Frederick William III of Prussia
|Frederick William III|
|King of Prussia; Elector of Brandenburg|
|Reign||16 November 1797 – 7 June 1840|
|Predecessor||Frederick William II|
|Successor||Frederick William IV|
3 August 1770|
7 June 1840 (age 69)|
|Spouse||Auguste Gräfin von Harrach(morganatic)|
Frederick William IV of Prussia|
William I of Germany
Alexandra, Empress of Russia
|House||House of Hohenzollern|
|Father||Frederick William II|
|Mother||Frederika Louisa of Hesse-Darmstadt|
Life[change | change source]
As a soldier he received the usual training of a Prussian prince, obtained his lieutenancy in 1784, became a colonel in 1790, and took part in the campaigns against France of 1792-1794. On December 24, 1793, Frederick William married Louise of Mecklenburg-Strelitz. They had ten children. In the Kronprinzenpalais (Crown Prince's palace) in Berlin, Frederick William lived a civil life with a problem-free marriage, which did not change even when he became King of Prussia in 1797.
Reign[change | change source]
He succeeded to the throne on 16 November 1797 and took over personal power without giving responsibility to his ministers. Unfortunately he was not able to follow a consistent course for himself. His sense of duty can be seen from this quote:
|“||Every civil servant has a dual obligation: to the sovereign and to the country. It can occur that the two are not compatible; then, the duty to the country is higher.||”|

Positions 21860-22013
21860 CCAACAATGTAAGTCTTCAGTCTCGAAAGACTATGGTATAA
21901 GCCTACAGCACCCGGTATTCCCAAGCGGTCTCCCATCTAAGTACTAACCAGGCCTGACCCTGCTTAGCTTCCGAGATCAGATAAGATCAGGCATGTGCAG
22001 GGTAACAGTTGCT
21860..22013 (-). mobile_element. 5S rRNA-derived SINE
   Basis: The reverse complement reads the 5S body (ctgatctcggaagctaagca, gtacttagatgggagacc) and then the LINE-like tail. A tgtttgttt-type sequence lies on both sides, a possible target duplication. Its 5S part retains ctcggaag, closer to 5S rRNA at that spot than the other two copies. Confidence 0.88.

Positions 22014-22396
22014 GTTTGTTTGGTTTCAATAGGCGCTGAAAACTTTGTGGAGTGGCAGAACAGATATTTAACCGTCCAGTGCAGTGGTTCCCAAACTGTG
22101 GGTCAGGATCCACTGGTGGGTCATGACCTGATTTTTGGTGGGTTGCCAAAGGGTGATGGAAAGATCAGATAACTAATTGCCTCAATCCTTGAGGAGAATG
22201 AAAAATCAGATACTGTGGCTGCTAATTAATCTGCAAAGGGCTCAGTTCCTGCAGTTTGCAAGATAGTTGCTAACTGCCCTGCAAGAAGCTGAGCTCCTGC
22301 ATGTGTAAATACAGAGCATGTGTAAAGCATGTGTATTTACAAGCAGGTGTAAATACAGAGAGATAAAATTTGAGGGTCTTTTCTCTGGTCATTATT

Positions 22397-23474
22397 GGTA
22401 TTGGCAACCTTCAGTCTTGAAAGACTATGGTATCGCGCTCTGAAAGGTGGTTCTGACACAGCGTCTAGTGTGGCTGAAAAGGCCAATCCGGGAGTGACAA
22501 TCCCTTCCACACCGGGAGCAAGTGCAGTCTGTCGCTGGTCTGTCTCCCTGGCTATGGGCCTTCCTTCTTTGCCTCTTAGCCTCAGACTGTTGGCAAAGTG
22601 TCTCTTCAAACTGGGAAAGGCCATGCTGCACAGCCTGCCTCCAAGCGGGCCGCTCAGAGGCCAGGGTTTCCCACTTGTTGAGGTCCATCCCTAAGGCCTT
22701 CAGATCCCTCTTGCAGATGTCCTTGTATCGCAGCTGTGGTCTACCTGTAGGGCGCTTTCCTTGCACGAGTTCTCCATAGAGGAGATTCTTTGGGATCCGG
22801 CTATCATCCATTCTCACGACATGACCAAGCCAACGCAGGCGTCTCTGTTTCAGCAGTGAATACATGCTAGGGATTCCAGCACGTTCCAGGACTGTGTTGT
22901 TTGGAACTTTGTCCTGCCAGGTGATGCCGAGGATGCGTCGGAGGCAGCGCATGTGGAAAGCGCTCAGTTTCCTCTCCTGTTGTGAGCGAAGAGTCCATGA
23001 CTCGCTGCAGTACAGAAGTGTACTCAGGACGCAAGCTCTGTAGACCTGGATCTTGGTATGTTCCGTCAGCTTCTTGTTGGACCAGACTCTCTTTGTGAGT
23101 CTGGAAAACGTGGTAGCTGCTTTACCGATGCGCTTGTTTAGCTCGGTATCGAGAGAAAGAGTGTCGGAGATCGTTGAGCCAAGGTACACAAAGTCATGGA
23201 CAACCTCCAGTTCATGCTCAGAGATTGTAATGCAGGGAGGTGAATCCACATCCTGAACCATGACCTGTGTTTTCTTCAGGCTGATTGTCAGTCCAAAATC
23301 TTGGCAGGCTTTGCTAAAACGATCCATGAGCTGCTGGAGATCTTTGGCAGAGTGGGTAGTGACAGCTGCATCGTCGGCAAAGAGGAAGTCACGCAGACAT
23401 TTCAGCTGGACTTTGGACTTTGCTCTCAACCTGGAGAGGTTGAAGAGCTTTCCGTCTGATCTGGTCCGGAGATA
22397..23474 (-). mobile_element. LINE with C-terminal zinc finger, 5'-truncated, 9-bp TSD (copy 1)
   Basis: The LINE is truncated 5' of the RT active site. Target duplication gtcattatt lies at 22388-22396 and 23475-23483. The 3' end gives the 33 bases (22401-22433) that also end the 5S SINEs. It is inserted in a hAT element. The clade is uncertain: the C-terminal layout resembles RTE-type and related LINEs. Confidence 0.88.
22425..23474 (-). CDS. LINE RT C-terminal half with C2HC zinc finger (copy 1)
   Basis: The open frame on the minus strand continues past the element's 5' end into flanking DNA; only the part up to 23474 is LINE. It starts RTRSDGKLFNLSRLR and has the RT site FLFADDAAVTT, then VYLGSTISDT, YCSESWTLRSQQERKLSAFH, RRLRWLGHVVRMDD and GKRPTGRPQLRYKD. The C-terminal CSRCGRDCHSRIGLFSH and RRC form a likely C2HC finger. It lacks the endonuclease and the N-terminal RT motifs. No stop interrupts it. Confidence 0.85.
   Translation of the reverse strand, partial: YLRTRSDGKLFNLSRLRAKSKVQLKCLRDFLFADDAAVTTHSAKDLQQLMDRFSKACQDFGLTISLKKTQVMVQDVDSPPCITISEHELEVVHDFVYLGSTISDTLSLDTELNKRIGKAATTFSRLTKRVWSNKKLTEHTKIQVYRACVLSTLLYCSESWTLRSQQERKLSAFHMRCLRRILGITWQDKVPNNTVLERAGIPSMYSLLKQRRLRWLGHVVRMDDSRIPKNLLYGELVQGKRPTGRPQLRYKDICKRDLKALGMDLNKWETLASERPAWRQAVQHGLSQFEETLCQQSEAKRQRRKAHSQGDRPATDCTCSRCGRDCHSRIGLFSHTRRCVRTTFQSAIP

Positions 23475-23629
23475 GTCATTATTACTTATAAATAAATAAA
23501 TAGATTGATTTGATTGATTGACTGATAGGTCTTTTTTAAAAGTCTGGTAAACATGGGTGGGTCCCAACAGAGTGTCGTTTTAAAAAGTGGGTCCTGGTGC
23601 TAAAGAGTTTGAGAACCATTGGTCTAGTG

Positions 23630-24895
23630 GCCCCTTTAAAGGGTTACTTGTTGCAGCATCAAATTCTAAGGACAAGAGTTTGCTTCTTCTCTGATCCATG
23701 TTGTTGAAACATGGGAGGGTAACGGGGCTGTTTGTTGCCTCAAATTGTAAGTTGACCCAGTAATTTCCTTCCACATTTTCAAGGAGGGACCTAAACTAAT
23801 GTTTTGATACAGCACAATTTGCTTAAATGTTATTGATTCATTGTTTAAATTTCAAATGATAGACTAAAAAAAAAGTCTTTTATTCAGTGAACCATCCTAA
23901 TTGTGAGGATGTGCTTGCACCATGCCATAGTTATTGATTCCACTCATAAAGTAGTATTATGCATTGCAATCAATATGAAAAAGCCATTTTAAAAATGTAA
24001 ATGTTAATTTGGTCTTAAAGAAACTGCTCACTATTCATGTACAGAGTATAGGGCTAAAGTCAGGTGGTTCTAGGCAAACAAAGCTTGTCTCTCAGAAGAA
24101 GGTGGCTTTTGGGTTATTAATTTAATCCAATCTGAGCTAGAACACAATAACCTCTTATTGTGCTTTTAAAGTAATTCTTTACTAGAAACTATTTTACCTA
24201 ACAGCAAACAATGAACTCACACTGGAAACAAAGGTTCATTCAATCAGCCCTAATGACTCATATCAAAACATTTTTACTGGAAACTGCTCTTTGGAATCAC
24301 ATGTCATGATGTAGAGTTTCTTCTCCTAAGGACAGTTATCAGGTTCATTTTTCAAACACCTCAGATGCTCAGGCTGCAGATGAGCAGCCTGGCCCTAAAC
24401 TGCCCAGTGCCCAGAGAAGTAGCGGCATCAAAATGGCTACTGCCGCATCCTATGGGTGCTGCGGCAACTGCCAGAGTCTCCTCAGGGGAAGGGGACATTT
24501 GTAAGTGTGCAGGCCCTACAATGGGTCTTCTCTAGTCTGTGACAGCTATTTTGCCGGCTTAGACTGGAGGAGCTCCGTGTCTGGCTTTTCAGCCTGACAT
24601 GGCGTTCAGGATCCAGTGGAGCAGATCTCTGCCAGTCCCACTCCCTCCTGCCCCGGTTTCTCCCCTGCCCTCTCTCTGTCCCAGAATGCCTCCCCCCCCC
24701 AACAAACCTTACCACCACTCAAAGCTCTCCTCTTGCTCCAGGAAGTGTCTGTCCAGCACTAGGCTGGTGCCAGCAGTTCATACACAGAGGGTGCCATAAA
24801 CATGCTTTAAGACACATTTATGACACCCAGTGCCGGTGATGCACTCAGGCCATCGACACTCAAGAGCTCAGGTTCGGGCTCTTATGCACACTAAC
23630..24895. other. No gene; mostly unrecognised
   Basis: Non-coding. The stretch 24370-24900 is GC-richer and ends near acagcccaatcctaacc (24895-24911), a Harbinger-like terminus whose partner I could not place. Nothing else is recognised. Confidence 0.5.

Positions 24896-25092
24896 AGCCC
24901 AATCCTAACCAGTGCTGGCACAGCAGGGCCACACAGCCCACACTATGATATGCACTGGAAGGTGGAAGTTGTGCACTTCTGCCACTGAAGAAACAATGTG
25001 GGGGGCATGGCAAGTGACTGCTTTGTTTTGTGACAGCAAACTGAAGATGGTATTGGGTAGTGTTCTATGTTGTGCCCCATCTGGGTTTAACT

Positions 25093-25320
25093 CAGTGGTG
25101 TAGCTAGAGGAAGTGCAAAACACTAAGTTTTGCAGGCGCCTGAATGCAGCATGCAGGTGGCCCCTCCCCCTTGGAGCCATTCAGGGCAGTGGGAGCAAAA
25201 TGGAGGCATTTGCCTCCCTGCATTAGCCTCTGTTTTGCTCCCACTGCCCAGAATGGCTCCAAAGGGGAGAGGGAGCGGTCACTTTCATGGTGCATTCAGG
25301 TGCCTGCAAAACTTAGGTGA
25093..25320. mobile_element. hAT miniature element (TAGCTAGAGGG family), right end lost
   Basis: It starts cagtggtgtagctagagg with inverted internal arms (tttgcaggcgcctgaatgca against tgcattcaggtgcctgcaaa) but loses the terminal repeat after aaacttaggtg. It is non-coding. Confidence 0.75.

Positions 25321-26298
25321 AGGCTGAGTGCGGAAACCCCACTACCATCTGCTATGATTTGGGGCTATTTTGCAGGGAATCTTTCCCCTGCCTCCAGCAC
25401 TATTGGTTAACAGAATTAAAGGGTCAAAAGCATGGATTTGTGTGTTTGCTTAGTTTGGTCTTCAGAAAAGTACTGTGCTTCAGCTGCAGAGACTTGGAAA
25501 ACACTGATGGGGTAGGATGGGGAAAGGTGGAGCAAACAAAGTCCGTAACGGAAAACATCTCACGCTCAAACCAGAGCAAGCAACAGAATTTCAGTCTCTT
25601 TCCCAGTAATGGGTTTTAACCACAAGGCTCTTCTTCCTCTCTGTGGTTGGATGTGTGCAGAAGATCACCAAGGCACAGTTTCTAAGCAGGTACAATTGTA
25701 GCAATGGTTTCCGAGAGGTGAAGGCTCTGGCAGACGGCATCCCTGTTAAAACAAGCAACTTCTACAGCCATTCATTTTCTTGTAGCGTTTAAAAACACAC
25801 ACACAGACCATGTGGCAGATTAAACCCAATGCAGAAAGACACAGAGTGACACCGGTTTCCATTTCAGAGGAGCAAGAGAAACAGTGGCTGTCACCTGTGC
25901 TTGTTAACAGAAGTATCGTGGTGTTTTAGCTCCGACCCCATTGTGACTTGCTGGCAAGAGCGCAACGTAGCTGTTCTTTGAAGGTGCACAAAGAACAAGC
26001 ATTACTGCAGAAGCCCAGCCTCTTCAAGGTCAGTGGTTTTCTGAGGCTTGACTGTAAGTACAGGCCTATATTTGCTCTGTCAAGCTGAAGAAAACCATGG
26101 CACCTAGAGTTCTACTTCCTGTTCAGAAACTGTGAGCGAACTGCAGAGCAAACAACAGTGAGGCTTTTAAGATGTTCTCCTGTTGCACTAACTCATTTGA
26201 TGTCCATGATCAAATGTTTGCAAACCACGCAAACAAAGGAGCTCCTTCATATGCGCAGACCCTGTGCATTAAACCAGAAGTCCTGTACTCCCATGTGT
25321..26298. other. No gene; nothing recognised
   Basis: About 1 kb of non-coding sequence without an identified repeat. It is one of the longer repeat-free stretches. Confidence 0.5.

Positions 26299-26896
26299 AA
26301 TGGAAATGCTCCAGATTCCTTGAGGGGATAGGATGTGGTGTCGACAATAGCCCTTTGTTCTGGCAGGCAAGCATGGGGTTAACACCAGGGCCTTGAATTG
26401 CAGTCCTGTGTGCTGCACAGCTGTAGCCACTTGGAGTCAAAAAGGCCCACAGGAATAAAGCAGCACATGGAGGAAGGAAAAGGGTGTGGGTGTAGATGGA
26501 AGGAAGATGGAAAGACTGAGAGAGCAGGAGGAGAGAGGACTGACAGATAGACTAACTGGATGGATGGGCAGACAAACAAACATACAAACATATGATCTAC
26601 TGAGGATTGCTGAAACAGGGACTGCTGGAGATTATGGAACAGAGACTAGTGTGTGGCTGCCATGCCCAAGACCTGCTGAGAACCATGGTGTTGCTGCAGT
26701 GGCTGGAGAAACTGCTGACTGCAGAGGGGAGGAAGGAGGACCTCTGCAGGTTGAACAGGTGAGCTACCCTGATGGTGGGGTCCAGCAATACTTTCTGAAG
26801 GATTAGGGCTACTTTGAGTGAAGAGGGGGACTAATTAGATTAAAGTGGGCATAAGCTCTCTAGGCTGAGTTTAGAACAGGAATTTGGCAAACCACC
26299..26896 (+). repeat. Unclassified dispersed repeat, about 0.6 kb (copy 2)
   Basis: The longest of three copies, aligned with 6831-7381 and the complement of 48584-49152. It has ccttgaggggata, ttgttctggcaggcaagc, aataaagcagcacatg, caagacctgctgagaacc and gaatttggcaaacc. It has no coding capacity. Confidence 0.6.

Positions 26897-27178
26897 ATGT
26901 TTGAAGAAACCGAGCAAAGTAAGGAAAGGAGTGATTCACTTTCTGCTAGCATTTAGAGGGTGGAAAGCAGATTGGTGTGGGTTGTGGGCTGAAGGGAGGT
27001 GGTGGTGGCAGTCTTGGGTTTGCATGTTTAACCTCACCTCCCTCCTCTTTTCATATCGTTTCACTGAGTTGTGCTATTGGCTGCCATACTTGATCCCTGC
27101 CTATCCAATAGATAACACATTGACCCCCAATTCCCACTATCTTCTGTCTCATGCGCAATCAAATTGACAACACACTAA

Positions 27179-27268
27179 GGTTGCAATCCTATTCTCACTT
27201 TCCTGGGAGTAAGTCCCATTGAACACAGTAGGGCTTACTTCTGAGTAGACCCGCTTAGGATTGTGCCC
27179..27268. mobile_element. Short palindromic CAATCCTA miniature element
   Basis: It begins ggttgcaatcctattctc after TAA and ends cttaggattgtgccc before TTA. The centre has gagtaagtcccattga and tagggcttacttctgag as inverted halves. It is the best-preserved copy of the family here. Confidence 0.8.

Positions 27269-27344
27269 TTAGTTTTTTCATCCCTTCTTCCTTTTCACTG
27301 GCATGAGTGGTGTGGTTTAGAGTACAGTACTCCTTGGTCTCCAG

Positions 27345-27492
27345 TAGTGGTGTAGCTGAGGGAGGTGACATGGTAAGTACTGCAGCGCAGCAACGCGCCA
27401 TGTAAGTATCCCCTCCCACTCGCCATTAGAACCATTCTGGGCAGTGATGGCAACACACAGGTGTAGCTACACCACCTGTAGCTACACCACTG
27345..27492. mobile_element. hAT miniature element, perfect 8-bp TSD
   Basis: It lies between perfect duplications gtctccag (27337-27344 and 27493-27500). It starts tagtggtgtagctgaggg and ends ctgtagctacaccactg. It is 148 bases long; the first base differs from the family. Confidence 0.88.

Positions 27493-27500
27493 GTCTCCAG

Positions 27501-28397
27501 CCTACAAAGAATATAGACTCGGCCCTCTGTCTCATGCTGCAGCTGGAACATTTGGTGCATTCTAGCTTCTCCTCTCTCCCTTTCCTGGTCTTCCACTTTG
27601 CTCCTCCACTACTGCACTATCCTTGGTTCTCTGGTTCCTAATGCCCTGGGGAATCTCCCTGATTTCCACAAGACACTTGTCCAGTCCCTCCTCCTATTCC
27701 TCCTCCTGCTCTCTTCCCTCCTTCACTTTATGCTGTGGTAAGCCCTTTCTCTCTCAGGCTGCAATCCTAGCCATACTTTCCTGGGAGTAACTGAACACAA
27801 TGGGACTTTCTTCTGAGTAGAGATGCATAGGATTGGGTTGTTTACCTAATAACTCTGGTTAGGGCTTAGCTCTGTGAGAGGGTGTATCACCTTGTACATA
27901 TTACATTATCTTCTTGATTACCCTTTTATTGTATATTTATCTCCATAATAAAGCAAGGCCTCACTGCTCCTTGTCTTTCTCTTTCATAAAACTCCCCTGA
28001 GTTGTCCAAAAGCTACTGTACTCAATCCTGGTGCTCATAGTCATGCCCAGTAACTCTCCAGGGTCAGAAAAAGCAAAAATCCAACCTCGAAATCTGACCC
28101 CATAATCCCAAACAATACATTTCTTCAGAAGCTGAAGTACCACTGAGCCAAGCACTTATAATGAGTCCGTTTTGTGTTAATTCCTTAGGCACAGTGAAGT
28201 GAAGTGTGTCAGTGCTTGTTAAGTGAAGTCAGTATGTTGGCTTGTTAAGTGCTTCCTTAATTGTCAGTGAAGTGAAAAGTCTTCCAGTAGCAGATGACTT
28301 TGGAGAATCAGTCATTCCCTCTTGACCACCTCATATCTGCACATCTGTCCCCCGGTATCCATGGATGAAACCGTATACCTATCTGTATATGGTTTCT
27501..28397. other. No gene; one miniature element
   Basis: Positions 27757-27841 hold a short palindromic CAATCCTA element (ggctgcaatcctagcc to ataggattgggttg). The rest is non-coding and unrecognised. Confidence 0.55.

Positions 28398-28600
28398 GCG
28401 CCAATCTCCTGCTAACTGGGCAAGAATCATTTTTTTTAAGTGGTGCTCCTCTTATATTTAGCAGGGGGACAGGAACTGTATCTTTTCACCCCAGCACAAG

At first Frederick William tried to follow a policy of neutrality in the Napoleonic Wars. But in the end he entered into war in October 1806. On 14 October 1806, at the Battle of Jena-Auerstädt, the French defeated the Prussian army, and it collapsed. The royal family fled to East Prussia, where Emperor Alexander I of Russia (who, rumour has it, had fallen in love with Queen Louise) helped them against Napoleon.
But Alexander was defeated as well. At Tilsit France made peace with Russia and Prussia. Napoleon dealt with Prussia very harshly, Prussia lost many of its Polish territories, as well as all territory west of the Elbe, and had to pay for French troops that occupied Prussia.
Although Frederick William himself resigned to Prussia's fate, his ministers set about a reform of Prussia's administration and military. After Napoleon's defeat in Russia (1813) Frederick William turned against France and signed an alliance with Russia. Prussian troops played a key part in the victories of the allies in 1813 and 1814.
At the Congress of Vienna, Frederick William's ministers succeeded in securing important territorial increases for Prussia. After the war, Frederick William did not keep the promises he had made in 1813 to supply Prussia with a constitution.
He died on 7 June 1840. His eldest son, Frederick William IV, succeeded him.
Ancestry[change | change source]
Further reading[change | change source]
- Thomas Stamm-Kuhlmann: König in Preußens großer Zeit. Friedrich Wilhelm III., der Melancholiker auf dem Thron. Siedler, Berlin 1992.
- Dagmar von Gersdorff: Königin Luise und Friedrich Wilhelm III. Eine Liebe in Preußen. Rowohlt, Reinbek 2001. ISBN 3-499-22615-4.
Related pages[change | change source]
|Wikisource has the text of the 1911 Encyclopædia Britannica article Frederick William III, king of Prussia.|
|Wikimedia Commons has media related to Friedrich Wilhelm III of Prussia.|
Notes[change | change source]
- see Franz Blei: Königin Luise von Preußen. In: Gefährtinnen. Berlin 1931, S. 68 f.
Frederick William II
| King of Prussia
Frederick William IV
| Prince of Neuchâtel|
as Frederick William III
1797–1806 and again 1813–1840
interrupted by the rule by Louis Alexandre Berthier
| Elector of Brandenburg
as Frederick William IV
into the Prussian crown
|| Grand Duke of the Lower Rhine|